Rapid Detection of Antibiotic-Resistant Bacteria
New prototype device detects antibiotic-resistant bacteria in five hours
Olivia Gaskill | | Quick Read
Where would we be without antibiotics? They are a pinnacle of modern medicine – but overprescription and overuse have left the door open for antibiotic-resistant bacteria. With bacterial infections still one of the world’s biggest health problems, we need a solution – and fast.
Slow turnaround times for identifying these bacteria is just one barrier to that solution, with standard methods taking up to two days – increasing hospital stays, mortality rate, and cost of care. With this in mind, researchers at Binghamton University built a prototype diagnostic device that combines papertronics with biology based on the principle of bacterial electron transfer (1). Their technique eliminates the need to monitor bacterial growth, yielding a turnaround time of only five hours. As a point-of-care diagnostic tool, the device could reduce unnecessary antibiotic prescriptions, especially in resource-limited areas – closing the door on antimicrobial resistance.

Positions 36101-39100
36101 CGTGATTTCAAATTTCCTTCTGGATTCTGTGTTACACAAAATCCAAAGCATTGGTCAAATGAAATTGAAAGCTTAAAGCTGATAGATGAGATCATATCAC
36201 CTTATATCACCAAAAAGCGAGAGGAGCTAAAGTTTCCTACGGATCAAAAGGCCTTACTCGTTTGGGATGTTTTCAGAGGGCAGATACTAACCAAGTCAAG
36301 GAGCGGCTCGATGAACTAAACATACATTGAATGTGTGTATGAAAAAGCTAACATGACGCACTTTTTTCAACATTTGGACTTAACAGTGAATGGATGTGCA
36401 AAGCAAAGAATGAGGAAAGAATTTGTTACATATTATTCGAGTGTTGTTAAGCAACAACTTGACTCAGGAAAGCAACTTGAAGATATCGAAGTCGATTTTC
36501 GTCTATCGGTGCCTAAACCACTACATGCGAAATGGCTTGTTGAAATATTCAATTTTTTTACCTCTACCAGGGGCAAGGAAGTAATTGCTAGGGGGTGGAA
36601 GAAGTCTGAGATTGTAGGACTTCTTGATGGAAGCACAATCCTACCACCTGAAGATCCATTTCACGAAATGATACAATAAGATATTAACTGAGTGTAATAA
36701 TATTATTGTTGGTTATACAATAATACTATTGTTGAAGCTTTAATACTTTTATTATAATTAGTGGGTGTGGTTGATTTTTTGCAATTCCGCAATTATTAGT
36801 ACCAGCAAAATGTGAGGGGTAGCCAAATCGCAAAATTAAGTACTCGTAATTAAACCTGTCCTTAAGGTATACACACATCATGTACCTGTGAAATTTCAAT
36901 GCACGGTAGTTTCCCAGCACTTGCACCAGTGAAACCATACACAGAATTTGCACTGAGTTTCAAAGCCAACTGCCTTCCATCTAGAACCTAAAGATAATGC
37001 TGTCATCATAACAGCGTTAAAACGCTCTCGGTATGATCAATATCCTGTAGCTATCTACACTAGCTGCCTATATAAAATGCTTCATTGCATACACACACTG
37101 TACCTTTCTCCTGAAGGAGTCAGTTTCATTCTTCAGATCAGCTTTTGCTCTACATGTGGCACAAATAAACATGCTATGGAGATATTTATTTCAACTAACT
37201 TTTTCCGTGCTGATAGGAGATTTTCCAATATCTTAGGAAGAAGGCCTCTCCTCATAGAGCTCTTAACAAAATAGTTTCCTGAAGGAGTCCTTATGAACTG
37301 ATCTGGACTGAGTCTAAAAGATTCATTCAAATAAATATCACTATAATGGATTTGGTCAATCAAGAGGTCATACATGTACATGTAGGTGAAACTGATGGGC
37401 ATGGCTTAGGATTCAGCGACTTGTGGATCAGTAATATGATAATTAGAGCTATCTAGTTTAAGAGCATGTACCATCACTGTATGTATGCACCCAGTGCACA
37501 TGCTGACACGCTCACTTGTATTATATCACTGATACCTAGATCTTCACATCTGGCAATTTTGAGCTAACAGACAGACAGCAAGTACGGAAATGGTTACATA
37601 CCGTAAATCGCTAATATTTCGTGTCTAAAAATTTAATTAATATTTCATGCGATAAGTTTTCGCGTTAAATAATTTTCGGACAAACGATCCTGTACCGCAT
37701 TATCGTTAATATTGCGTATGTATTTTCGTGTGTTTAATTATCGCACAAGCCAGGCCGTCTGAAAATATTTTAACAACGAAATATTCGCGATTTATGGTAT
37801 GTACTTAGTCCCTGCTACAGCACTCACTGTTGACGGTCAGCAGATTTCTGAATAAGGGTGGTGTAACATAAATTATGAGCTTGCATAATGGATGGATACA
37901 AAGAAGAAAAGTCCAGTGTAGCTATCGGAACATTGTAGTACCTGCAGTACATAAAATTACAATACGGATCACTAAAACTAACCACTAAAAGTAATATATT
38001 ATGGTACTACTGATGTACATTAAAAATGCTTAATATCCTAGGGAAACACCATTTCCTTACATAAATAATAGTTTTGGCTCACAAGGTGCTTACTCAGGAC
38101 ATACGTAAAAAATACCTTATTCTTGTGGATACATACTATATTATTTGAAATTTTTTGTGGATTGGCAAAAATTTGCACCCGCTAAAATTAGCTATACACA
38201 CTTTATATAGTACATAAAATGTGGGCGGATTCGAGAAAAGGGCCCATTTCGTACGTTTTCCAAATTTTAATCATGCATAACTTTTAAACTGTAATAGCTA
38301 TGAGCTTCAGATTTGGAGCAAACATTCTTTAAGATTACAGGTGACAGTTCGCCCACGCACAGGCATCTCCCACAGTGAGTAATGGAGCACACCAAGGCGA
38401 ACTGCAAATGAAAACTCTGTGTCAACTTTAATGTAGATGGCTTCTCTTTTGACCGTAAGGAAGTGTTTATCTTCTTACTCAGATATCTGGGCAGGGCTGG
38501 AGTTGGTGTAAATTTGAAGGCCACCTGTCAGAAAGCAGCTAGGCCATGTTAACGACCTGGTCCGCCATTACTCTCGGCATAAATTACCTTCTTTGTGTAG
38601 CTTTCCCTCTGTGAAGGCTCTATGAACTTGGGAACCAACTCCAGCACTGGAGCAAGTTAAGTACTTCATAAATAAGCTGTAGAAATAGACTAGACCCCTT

- Y Gao et al., Biosens Bioelectron, 168, 112518 (2020). PMID: 32862095.